By Andreas Weber, Head of Transformation | German version
The articles in my ad hoc series “Print and the Crisis” serve as a guide: The print industry has to rethink radically and change IMMEDIATELY in order to adapt its “social culture” and its “skills” to the situation. Before the Corona crisis, there were opportunities and loopholes to compensate for deficits. And to conceal so that there is a gap between communication and action. This is taking revenge now.
Because: Highly ambitious innovators in particular – regardless of whether they are technology developers or printers – have been and are hardly able to present the added value they can (actually) provide clearly and comprehensibly. My analysis of how specialist communication is practiced makes me both angry and sad. And at the same time offers options to tackle this satirically. See: “No April Fool’s Day: The ‘K’ in crisis stands for creativity!”
The situation is serious. Very seriously!
If communication in companies, both internally and externally, is as miserable as before, it is a disaster. As stated, we need a new #debate culture; it is not just about critical questioning and certainly not about criticism.
It is about preventing absurd absurdity from becoming normal. If, for example, a CEO claims that his new strategy is not bad, and certainly not wrong, only communicated incorrectly and therefore misunderstood, it is a testimony to the poverty! For himself and for his management. Especially when attempts are being made to suppress criticism intriguingly and to be outraged if this is exposed by a third, independent party.
Because what the German Ethics Council stated at the federal press conference on April 7, 2020 is correct and expedient: In the #Coronacrisis times, apart from #solidarity and #responsibility, above all open #discussions are required. “You can’t regain trust without public debates!” Said Steffen Augsberg (source: German news by tagesschau.de). It is also possible to undo decisions without becoming unreliable.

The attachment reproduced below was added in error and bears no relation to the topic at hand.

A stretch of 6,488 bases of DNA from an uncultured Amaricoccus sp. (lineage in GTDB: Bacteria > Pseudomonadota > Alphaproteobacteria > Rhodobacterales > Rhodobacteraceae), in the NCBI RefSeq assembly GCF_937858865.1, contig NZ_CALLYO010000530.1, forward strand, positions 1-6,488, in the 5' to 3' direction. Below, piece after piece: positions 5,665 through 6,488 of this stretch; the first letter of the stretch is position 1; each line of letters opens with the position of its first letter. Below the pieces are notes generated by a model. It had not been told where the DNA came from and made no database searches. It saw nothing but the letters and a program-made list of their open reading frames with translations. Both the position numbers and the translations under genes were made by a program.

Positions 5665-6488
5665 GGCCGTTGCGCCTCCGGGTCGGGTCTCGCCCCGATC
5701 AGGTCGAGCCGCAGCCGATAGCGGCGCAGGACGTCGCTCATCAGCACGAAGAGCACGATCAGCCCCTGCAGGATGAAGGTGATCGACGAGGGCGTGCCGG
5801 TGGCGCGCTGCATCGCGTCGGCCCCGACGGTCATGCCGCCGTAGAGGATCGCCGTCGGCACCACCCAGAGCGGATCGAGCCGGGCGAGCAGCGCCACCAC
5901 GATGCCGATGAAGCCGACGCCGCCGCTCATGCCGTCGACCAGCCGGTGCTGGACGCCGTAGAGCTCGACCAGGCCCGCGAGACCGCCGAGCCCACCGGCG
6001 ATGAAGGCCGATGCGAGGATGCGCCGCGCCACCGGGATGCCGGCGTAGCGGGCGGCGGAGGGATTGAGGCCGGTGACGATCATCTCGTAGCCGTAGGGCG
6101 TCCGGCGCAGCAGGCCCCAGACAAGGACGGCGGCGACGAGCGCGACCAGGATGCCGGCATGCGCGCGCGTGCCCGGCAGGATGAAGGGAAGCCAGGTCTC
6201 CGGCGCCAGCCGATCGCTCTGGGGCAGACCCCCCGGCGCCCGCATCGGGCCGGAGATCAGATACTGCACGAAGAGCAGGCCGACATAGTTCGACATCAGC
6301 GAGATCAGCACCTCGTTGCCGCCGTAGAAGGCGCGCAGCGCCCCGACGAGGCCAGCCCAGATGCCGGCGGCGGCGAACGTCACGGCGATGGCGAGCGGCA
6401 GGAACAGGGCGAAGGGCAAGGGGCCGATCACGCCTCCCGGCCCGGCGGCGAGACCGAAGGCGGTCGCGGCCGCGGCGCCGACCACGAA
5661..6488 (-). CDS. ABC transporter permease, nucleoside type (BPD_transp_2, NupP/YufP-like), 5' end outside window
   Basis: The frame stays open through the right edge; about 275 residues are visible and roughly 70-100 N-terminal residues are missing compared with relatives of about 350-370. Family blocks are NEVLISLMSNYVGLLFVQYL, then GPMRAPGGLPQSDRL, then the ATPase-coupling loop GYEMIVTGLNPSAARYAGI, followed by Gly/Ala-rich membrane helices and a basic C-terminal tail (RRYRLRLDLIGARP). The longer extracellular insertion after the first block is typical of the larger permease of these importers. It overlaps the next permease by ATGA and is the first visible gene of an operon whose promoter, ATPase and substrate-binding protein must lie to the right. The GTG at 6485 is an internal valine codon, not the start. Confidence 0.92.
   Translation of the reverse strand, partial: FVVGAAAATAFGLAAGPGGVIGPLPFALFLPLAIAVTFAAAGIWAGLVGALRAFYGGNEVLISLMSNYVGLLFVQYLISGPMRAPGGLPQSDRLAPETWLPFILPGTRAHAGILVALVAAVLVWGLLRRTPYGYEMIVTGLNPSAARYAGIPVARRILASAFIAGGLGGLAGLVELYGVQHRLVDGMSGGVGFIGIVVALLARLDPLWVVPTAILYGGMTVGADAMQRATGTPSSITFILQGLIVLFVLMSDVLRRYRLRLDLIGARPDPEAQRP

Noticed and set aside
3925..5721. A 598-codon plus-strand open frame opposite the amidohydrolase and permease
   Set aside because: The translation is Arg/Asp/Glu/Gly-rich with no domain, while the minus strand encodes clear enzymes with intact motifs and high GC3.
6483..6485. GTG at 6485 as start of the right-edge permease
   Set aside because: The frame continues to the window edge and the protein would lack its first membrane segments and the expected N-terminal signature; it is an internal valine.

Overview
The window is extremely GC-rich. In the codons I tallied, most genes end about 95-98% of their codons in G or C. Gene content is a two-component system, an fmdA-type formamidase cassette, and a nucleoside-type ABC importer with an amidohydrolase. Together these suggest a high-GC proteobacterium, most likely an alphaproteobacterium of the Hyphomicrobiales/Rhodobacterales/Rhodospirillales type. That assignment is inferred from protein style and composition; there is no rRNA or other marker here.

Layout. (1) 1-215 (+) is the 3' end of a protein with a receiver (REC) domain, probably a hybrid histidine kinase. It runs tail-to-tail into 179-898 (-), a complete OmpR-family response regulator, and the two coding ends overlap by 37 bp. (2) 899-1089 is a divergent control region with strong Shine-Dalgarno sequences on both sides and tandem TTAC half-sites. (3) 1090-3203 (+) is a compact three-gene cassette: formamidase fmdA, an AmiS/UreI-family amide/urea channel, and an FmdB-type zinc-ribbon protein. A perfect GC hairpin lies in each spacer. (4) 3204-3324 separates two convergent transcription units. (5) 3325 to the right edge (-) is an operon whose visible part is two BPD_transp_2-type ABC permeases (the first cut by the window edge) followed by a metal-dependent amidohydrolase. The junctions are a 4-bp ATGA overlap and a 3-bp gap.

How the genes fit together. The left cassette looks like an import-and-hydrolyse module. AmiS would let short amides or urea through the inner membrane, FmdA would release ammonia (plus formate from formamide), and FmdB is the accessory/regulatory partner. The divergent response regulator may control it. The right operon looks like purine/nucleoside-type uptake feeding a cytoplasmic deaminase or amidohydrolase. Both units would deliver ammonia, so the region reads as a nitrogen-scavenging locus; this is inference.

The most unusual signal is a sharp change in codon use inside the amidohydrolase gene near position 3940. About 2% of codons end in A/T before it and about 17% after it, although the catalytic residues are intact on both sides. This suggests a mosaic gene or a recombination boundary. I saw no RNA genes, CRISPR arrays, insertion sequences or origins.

Decisions need clarity
In order to make sustainable decisions in a targeted manner, you have to be clear without any ifs and buts. For the extremely innovation-driven printing industry, this means not following the slogan of the false prophets who “preach”: “Technology will do it!” Because technocracy is just as dangerous as technology ignorance.
My suggestion: Everyone for themselves and all of us together should collect and exchange ideas. To explore how we can benefit in the digital age despite all the turbulence. On the one hand for our communication, the go-to-market and networking. On the other hand for the ‘digital’ transformation of what we as #PrintLovers do with our work and our businesses.
The entry into #clarity when it comes to digitization & transformation in the digital age is provided by what Thomas Göcke has thoroughly thought through, internalized and published, and has already practiced in a team with many colleagues around the world: demystifying digitalization and transformation in print and making it clear what it is actually about deriving meaningful actions from it. And to clarify the complexity, the momentum and the dimensions behind it.
I mention Thomas Göcke because he, as a print technology specialist, is entrusted with #marketing and #digitization tasks and shows us what goes on, what needs to be taken into account, and for how long, beyond our own and company thinking You need breath to renew yourself and make yourself fit for the digital age. My POV: That helps us all in the print industry!
The following reading tips as a basis for discussion:
Core message: “An essential part of the recipe for a successful digital transformation is a permanent look through customer glasses. Because we can only be successful if we make our customers successful.”
Core message: “In contrast to digitalization – which only includes the use of digital technologies – digital transformation describes a process in which the emergence of new business models and a 100 percent customer focus is the focus. The result is offers for customers, new markets and a new culture.”
Those who feel inspired can actively participate in open discussions on all relevant topics related to print:
- Via online dialogue “Over the Skype” via INKISH.TV (in English, for a global specialist audience)
- Via INKISH.News with own blog posts (in English and via INKISH D-A-CH also in German).